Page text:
I wish I could do things like this more often!
Here is a 36 minute mix of the evening. My cheap camcorder does not do Florian’s videos justice but maybe you get an idea what it was like. Lean back and listen loud.
Binaryminds is a software company that I sometimes work for. For the 2016 winter holiday season, they sent greeting cards to their customers – but not ordinary cards! The packages contained Google Cardboard sets – virtual reality headset kits made out of cardboard. You need to put your smartphone into them to watch 3D scenes.
The 3D scene that the binaryminds customers were pointed to contained season’s greetings – “keep calm and holiday on” – set in a computer generated winter landscape. And there is sound, done by me, a six minute ambient winter soundscape. I am totally in love with the sights and sounds of this.
If you watch this in a browser on your desktop computer, you can move around using your mouse. If you use a tablet or mobile phone (it needs a gyroscope/compass to work), just move around. Of course, the best version is a virtual reality headset. (If you only see two parallel static images, your device doesn’t support the 3D view)
Of course the soundtrack was done with a nod to mastermind Brian Eno, inventor of this kind of musical aesthetic. Eno was the one who came up with the term “ambient music” in the 70s, and some of his ambient soundscapes evoked a sense of place, an inner landscape. He often used this music as an acoustic backdrop to his visual art exhibitions. The result was always pure magic.
stopping the car on top of the hill
midnight, black velvet sky,
and just over the western horizon
the brightly radiating jewel,
just about to follow sun & moon into the night
beyond this world of petty primate concerns,
suchness is easy to spot, purity, an immaculate beauty
that is laser focused, piercing directly through the heart
and so immense that there are no words.
to die for a beauty like that!
this touch left me shattered, unable to sleep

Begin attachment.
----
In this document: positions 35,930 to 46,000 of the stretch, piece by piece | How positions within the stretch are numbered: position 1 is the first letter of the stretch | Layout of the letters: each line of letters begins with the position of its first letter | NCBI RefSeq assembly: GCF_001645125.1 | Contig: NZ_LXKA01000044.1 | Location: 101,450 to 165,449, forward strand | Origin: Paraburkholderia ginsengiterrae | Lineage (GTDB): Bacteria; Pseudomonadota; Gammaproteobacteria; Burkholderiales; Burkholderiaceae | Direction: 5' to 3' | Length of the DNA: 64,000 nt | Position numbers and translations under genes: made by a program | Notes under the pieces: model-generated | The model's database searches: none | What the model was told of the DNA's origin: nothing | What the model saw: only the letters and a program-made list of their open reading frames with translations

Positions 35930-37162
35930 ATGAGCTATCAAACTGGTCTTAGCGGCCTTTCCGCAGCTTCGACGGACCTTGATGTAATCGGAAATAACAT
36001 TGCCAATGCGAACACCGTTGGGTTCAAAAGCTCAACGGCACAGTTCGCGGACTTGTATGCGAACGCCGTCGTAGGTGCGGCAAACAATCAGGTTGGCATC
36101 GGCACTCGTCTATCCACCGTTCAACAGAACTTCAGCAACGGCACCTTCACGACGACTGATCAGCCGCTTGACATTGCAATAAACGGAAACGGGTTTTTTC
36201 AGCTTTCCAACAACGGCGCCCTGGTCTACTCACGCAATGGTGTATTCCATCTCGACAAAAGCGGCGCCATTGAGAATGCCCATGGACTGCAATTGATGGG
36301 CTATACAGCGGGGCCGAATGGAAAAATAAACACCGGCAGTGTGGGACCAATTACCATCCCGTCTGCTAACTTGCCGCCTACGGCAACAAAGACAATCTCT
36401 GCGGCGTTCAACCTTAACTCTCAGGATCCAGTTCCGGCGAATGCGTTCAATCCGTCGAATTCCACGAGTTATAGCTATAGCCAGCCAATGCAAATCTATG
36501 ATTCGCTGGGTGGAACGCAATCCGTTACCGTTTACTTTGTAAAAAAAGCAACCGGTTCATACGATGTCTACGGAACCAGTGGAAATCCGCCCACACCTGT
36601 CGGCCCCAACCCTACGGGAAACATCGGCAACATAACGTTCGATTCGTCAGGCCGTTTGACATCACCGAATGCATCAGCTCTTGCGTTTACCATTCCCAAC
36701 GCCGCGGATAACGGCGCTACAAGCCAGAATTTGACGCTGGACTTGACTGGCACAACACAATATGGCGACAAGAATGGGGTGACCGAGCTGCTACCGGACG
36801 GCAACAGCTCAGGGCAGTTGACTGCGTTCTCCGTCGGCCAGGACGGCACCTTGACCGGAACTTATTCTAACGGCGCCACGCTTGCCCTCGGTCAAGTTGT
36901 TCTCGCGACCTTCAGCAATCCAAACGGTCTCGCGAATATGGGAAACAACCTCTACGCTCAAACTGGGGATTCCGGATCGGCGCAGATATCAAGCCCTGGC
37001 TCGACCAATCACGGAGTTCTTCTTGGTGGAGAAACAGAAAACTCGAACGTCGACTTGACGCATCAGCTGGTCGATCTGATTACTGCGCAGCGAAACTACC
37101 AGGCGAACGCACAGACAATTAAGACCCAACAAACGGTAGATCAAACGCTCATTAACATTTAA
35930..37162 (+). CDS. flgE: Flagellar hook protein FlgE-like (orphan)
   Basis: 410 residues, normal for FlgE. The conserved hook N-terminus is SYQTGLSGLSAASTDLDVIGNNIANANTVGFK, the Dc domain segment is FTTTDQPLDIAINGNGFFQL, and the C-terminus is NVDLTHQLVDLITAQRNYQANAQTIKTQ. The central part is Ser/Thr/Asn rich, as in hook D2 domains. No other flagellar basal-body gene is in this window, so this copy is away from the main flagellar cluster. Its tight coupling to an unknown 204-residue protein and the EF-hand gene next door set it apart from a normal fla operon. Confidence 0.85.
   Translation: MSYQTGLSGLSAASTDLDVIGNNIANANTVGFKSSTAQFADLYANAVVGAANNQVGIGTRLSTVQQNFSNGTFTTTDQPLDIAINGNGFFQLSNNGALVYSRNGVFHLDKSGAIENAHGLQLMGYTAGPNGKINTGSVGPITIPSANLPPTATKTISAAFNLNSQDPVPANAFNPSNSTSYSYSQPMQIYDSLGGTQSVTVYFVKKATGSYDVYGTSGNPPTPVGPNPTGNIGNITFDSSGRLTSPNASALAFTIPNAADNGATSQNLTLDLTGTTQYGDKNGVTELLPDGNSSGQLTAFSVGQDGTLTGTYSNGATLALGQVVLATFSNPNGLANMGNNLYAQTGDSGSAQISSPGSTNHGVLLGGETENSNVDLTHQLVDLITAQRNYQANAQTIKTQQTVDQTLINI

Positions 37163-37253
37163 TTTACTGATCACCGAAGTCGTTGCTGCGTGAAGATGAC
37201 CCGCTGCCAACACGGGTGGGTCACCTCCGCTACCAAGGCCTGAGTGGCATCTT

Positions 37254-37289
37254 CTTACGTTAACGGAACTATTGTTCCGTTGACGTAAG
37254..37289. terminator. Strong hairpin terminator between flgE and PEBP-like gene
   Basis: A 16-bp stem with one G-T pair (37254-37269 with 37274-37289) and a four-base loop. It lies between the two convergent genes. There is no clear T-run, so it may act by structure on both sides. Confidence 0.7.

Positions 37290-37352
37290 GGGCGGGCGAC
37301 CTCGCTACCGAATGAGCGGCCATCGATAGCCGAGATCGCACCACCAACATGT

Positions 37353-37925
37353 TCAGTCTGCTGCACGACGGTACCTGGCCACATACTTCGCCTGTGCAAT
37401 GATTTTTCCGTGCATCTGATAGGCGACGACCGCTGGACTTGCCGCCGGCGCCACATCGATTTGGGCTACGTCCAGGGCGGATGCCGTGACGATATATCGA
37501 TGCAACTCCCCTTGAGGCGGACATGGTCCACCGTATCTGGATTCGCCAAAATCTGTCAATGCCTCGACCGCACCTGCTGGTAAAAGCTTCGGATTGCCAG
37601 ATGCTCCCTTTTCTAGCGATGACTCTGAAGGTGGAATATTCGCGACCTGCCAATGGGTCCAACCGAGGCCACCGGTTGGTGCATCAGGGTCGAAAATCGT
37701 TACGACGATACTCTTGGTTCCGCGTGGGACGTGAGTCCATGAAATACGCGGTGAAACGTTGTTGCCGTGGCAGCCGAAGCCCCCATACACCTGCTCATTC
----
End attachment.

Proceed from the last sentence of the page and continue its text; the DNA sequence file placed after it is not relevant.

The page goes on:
not knowing what to do with this
unexpected kiss of the beloved
that music, that prayer, that vision, of what?
how many multitudes do I contain?
Here are three ambient movies that I put online recently, each of them about 30 minutes long: “Mouse Pointer Feedback Ecstasy”, “Arboreal Ecstasy”, “Symmetric Jellyfish Ecstasy”. Wow, 90 minutes of ecstasy?
Ecstasy is not something we usually encounter in our daily lives, and different people have very different ideas about what it is. I just saw that Wikipedia has three different definitions!
The effect of the videos on the observer will vary, but all of them slow down time like the motion of liquid in lava lamps, or like Marian Zazeela’s extremely slow ornamental videos to La Monte Young’s drone music.
For the MTV generation that is used to very fast and hectic cuts, this will be unbearable to watch 🙂
1. Mouse Pointer Feedback Ecstasy
I used a toy microscope and filmed the microscope output on the screen – I pointed the microscope to its own images. This creates a video feedback loop, resulting in all sorts of effects. Because nothing much happens when filming an empty screen, resulting in more of nothing, I chose to film the mouse pointer from very close. Some postprocessing was applied (mainly, slowing down). The music is ambient music that I played on synthesizers and tape delays, back in the mid-eighties.
2. Arboreal Ecstasy
This was the first video designed to use as a backdrop for Georgina Brett‘s set on my livelooping festival from last April. I filmed these trees out of my car while driving through forests in Washington and Northern California (usually, Sabine was driving and I held the camera). Postprocessing: Slowing down and some motion blur, and a mirror effect at the bottom of the video, to take out the street that was visible in the original. The mirror creates a nice effect that looks like a reflection on water.